Monday, November 16, 2009


Everyone has fantasies. It's part of being human to imagine better things than one has, or just imagine things working out the way you want them to. It's just natural, although I'm sure some people fantasize more than others, we all know men too well to not know that.

My mom, growing up as an orphan, fantasized about what having a mother would be like. She imagined a best friend relationship between mother and daughter. And because she had a mom until she was 7 she had memories of the good times. I stood no chance in hell of living up to her fantasies. Even if I wasn't a stubborn, independent American kid, I could never be her best friend. Most kids aren't and shouldn't be their parent's best friends. She didn't hold my brother to that standard so she and he had a better relationship. I knew I was a failure in her eyes, or at least a disappointment, from early on.

She now has a fantasy that her new living place will be the place she belongs. Already, however, she is disillusioned. Already she is complaining about the food, the move, the people. Whatever.

My current fantasy is about childbirth. After my hellish c-section I mourned a positive birthing situation. I thought I had missed my only chance to have such a thing, I was stuck with this horrible memory and no breast feeding to boot. But then I got knocked up again magically. Here's my chance. I have been cleared for a VBAC (vaginal birth after c-section) and so there's nothing to prevent a fresh new positive birthing experience.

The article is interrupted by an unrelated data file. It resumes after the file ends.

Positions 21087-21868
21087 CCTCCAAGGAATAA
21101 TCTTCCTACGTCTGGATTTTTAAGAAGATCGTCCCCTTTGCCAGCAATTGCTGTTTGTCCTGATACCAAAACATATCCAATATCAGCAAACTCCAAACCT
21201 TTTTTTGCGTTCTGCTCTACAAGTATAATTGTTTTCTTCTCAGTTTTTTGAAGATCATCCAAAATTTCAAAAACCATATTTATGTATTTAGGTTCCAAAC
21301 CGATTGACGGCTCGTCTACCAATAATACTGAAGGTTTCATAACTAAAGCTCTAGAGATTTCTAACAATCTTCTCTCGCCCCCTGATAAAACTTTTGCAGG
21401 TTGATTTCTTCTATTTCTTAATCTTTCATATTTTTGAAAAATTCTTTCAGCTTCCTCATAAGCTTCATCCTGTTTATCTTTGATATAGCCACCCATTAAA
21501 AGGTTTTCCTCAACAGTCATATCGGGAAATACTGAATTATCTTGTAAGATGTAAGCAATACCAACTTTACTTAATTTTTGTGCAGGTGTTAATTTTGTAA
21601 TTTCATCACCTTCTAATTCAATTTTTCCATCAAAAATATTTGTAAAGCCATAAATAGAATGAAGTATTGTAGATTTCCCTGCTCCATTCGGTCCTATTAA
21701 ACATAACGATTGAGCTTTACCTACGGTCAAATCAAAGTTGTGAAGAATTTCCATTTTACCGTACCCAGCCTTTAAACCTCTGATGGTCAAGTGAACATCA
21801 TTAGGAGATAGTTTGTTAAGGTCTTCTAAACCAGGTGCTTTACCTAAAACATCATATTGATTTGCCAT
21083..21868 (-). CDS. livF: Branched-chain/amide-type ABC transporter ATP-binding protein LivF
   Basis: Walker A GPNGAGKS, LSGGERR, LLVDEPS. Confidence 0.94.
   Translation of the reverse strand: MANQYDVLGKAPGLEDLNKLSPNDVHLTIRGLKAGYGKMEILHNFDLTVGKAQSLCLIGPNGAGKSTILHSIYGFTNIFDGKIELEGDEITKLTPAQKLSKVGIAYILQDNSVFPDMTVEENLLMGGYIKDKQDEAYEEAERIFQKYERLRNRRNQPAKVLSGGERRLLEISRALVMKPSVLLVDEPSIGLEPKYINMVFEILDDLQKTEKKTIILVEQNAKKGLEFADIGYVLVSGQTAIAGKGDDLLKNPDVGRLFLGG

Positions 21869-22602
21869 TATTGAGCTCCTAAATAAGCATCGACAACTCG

But am I expecting too much? I am hoping to go all natural, but I will have restrictions. Because of the possibility of complications I am not allowed to labor at home at all. I will be monitored continuously, and if the kid doesn't come out by 42 weeks, its over, c-section is necessary, because they can't or wont stimulate labor for a VBAC. Too much risk of uterine rupture. (TMI I know, sorry.) So there is a possibility I wont get to do this my way. There will be some fighting I have to do to maintain control and keep the worriers at bay until I really need medical intervention, but I'm up for that.